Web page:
Two interwoven stories. The first is a biography of anarchist Sakae Osugi which follows his relationship with three women in the 1920s. The second centers around two 1960s' students researching Osugi's theories.
An engineer's wife returns home with a lost teenager. A man posing as her dad tries to get her back, causing the engineer to recall his youth as a revolutionary, obscured by dreamlike disruptions of time and space, fantasy and reality.
A spontaneous romance blooms between Kawamura, a professor touring Europe, and Naoko, a married woman living in Paris, scarred by the Nagasaki atomic bombings. The two protagonists travel around Europe trying to find themselves.
Women in the Mirror is the last feature film directed by Yoshishige Yoshida and also marks the 154th screen appearance of his wife Mariko Okada. The title of the movie can pretty much be applied to most Yoshida films - they usually center around women, and there are always mirrors around. This time, the usage of mirrors is less subtle than usual, given that there's a scene where an amnesiac stares at a broken mirror questioning her identity (which was shacked by the Hiroshima disaster). There are many other of Yoshida's trademarks - for example, Mariko Okada's character often carries an umbrella with her.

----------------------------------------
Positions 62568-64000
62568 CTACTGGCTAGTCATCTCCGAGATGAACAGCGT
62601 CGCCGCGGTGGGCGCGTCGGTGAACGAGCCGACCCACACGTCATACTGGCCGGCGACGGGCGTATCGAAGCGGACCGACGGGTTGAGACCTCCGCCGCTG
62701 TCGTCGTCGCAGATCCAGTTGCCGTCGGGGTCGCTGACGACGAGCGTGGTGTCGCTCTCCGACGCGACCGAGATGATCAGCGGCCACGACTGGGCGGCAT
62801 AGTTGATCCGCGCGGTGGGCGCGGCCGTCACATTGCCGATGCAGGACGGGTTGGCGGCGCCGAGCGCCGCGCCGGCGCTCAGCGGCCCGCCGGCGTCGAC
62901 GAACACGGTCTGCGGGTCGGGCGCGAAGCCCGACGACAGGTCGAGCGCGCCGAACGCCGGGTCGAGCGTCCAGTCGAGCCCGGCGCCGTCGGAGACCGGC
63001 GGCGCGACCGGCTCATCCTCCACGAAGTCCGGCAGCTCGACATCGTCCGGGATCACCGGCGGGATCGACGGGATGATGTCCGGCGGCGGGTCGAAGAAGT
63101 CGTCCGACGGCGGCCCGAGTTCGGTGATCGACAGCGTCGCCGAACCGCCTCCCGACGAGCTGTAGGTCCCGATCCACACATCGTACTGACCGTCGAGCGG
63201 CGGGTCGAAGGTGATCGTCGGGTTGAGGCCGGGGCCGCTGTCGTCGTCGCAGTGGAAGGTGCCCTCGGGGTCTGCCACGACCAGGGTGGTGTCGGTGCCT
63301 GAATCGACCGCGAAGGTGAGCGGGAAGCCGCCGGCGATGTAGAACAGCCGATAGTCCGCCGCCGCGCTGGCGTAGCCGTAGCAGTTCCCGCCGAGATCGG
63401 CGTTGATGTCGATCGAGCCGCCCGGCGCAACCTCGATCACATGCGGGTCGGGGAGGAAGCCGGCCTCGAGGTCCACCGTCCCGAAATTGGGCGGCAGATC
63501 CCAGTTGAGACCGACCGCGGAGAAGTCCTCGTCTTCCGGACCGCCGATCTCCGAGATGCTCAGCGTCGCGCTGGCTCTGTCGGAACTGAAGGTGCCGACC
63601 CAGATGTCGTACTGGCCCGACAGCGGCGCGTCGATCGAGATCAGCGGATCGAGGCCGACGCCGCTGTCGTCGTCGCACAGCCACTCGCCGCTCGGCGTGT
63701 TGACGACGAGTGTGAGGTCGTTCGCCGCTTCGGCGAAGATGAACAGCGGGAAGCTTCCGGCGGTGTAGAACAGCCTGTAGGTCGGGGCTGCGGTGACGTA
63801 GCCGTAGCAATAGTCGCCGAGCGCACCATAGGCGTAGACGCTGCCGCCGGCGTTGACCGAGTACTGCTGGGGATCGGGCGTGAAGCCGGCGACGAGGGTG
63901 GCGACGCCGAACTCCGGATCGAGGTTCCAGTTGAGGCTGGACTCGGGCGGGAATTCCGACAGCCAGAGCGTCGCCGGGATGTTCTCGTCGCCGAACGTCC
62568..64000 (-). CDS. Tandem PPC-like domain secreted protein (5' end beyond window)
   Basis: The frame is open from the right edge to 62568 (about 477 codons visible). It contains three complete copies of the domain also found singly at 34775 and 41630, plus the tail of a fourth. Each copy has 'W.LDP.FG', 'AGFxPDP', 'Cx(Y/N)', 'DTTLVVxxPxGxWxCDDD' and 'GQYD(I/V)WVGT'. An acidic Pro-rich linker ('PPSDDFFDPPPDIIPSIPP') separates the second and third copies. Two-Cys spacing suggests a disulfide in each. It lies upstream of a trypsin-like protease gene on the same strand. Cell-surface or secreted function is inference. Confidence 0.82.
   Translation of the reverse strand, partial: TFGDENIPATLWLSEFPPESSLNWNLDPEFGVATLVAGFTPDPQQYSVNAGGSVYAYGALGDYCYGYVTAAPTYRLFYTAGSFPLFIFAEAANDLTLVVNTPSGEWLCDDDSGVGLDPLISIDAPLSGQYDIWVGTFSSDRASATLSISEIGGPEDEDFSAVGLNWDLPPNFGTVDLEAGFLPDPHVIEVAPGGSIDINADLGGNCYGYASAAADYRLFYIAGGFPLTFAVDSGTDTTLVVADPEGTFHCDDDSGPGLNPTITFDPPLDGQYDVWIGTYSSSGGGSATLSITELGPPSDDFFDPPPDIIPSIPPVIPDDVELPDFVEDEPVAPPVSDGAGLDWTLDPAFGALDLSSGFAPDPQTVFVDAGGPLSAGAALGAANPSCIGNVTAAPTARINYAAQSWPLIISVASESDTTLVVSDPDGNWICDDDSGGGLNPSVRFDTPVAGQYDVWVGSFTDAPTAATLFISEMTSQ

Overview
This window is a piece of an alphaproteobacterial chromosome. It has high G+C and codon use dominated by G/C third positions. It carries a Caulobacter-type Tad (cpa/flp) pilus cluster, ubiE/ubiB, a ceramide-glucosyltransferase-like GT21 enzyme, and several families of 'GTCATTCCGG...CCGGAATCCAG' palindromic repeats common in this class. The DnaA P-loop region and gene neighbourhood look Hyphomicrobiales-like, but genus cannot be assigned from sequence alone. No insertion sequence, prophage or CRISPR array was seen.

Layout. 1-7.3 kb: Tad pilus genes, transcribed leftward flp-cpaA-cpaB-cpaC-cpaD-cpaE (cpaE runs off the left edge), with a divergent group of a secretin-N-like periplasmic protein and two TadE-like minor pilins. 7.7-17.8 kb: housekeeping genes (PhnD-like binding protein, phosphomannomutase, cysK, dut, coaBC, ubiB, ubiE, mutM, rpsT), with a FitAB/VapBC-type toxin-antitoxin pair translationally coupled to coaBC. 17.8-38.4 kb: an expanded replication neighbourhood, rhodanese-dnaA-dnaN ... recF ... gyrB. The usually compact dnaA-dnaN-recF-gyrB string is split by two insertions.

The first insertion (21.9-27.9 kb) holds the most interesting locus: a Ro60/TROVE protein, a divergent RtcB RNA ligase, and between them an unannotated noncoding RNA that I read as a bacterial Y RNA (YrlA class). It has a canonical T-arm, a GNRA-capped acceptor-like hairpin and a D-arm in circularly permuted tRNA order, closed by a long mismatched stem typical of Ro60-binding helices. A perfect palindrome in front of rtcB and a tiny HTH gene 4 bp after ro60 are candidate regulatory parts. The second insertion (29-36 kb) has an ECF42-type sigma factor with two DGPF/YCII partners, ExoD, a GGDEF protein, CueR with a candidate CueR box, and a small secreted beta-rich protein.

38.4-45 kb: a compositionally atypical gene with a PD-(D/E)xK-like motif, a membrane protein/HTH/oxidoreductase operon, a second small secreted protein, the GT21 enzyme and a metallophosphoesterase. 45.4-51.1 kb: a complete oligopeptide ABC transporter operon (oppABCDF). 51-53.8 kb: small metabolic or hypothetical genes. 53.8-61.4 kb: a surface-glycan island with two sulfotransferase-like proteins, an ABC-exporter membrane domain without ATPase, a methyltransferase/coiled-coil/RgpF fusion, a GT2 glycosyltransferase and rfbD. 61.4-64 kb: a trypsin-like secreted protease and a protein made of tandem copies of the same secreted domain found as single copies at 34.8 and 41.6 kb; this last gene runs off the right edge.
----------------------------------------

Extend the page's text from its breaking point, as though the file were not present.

Obligatory comment about the visuals: this is the most "restrained" Yoshida movie. I mean, after all, it's his last, so you can expect it to be the culmination of his style. And indeed, the avant-garde, beautiful framing in this film follows the plot conventionally, instead of being a separate entity. The question is whether or not you like this approach, and even though I prefer Yoshida when at his most visually unbound, I also like Women in the Mirror's calm, assured style. I mean, this time around, there are actually establishing shots and repeated shots.
The majority of the film is color-coded. The predominant colors are grayish shades of blue, green and brown, however certain settings have their own palette, like the granddaughter's office bathed in futuristic shades of blue. One scene covers the entire indoor set in bright red (due to a sunset), while the final scene slowly fades into flashy whiteness (thus evoking the atomic bomb effects). It's a beautifully shot movie overall.
It deals with the subject of confused identity and ambiguous memories, and does a great job of sucking you into the story because of its slow, mesmerizing atmosphere and the intense musical score. The performances are also fantastic. One thing I've disliked, however, is the excessive use of exposition in dialogues, and I'm not sure what to feel about the ending. I'll have to give it one thing though - when it comes to style, this is probably the most self-assured Yoshida film.
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